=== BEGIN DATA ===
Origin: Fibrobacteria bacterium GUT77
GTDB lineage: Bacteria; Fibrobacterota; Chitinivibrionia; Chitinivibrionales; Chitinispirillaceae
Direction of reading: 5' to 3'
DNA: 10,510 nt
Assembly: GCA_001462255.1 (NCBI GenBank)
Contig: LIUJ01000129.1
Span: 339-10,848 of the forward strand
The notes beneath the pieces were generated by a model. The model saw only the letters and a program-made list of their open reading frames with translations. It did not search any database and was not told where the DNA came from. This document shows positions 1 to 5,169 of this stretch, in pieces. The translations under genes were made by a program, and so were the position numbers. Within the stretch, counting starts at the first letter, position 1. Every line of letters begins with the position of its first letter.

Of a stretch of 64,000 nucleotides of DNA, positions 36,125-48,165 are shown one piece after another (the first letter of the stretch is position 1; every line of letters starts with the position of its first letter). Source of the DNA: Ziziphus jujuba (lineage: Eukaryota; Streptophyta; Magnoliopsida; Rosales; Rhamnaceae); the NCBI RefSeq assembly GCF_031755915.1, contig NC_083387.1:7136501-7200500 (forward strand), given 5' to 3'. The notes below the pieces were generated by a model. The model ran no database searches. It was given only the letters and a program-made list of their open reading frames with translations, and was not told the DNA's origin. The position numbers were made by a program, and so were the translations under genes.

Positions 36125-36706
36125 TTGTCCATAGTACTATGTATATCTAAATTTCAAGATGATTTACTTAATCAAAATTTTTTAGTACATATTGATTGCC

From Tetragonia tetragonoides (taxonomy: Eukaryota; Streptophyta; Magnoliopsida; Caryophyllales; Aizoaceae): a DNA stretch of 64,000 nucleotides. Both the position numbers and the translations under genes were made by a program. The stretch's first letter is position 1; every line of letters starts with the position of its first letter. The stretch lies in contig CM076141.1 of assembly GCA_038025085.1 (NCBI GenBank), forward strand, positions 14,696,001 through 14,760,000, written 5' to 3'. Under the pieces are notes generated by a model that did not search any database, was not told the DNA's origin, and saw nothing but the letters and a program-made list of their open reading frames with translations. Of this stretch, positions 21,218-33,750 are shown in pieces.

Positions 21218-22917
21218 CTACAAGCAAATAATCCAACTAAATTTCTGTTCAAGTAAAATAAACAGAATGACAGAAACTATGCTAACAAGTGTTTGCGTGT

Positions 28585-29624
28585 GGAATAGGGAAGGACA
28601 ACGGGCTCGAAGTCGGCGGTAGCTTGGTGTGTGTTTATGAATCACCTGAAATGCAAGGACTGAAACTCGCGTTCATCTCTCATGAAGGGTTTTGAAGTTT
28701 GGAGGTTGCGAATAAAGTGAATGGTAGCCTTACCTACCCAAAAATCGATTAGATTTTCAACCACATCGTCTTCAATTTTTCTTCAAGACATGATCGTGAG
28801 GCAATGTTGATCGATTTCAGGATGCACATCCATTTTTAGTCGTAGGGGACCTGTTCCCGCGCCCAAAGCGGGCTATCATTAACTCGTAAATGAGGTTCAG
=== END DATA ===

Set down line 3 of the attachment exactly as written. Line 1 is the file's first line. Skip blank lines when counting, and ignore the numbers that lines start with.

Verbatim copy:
Direction of reading: 5' to 3'